I am working on my new novel, doing most of my research at the Phoebe Griffin Noyes Library in Old Lyme, Connecticut. The 1897 brick building sits on a small hill, shaded by venerable oaks and maples, its curved granite steps and white columns graceful and inviting. Lots of writers have worked here including my friends David Handler and Dominick Dunne. We all set some of our novels in fictional versions of Lyme or Old Lyme. David's is Dorset, Dominick's was Prud'homme, and mine is Black Hall.
The old part of the library contains a reading room that feels cozy, a literary home. Its walls are lined with landscapes by plein air painters who visited town around the turn of the last century. They stayed at Miss Florence’s boarding house just a half mile along Lyme Street and set up their easels to paint the local beauty: hills of mountain laurel, cottage gardens, tidal inlets, rocky shores. Over a hundred years later, many of the scenes they chose are unchanged.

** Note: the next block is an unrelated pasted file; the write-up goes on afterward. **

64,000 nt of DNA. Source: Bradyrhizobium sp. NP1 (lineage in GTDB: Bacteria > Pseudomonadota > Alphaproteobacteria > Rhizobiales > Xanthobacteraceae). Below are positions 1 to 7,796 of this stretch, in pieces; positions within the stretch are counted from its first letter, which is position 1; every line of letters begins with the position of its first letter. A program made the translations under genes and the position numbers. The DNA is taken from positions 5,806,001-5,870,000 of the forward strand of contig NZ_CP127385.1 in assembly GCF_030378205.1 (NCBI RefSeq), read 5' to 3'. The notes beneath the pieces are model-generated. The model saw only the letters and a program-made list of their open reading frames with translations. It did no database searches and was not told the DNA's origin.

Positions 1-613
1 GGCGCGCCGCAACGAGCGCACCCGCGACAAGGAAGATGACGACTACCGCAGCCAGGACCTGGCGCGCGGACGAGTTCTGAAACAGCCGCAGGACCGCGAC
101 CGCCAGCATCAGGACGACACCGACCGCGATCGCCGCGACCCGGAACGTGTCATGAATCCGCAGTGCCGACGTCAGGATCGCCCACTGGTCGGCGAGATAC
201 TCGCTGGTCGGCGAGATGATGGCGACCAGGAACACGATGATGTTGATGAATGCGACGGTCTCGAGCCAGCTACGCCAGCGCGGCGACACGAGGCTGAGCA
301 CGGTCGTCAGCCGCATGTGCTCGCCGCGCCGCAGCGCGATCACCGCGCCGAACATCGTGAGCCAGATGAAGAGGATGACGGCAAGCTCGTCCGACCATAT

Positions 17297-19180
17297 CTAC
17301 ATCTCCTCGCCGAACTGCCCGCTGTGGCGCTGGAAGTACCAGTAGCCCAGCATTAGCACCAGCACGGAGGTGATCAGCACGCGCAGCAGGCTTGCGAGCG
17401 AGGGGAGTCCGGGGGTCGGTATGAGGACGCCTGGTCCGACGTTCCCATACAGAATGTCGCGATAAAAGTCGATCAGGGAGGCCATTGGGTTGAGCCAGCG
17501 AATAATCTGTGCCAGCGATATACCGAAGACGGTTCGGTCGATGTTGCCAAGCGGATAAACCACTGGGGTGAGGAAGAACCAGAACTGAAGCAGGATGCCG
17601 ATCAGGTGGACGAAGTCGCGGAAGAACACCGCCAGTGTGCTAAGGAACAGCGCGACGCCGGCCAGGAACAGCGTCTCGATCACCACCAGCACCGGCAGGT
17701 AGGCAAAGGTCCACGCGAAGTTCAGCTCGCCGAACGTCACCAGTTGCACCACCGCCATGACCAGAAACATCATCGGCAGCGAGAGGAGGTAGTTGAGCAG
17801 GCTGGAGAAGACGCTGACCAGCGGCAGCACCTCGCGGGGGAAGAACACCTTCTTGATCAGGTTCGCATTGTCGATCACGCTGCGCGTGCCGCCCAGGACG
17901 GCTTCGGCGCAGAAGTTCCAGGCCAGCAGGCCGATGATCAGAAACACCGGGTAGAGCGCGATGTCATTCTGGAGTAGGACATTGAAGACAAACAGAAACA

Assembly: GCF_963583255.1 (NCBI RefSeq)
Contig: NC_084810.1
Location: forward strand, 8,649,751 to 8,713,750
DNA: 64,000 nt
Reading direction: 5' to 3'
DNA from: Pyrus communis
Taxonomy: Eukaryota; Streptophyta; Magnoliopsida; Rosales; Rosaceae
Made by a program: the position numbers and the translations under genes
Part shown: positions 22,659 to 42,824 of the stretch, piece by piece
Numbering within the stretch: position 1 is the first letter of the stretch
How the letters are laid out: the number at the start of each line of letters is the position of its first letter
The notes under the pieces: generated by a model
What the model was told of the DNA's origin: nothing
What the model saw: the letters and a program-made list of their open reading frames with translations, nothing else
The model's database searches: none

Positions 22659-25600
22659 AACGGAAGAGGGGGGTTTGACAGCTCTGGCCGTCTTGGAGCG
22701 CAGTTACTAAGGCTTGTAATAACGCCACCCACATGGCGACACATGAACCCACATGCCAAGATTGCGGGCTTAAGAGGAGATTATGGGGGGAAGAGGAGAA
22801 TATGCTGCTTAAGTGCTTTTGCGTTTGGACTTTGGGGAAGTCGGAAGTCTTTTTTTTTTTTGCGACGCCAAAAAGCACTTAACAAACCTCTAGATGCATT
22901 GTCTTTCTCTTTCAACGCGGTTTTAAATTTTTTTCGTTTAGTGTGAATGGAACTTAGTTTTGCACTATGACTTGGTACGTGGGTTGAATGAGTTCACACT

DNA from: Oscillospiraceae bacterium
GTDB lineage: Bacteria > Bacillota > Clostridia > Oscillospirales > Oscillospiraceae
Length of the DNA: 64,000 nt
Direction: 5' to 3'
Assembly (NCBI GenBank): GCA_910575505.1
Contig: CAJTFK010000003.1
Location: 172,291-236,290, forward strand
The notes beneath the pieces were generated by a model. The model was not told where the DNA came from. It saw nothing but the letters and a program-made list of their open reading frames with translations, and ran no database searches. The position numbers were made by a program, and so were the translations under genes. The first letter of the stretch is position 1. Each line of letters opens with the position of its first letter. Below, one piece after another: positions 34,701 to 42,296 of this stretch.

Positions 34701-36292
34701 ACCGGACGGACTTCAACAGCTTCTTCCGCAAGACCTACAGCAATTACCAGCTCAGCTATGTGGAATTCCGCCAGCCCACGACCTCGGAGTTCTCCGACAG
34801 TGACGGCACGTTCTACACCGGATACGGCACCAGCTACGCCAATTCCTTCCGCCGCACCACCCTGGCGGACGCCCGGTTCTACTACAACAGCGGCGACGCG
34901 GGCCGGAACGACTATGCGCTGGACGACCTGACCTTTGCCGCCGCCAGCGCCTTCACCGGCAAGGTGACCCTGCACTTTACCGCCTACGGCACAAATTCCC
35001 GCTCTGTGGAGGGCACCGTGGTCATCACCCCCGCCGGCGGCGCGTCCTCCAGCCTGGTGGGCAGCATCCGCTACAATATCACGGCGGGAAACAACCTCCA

Old Lyme is located at the mouth of the Connecticut River, where it flows into Long Island Sound. There is water everywhere. Creeks, streams, marshes, and five small rivers create a particular quality of light that attracted the artists. The light is both delicate and intense, changing the landscape from second-to-second.
The Tonalists founded the Lyme Art Colony, joined later by painters who gave birth to American Impressionism. I am inspired by this place just as the artists were; it's been the setting of nearly all my novels.
The library’s reading room has a fireplace. Years ago, when I was nineteen, I wrote at this same table and often saw Dr. C. Philip Wilson, the father of a friend, sitting in an armchair beside the fire, engrossed in the New York Times or a book. It gave me comfort to see him there. He was kind and understanding, always interested in what I was writing.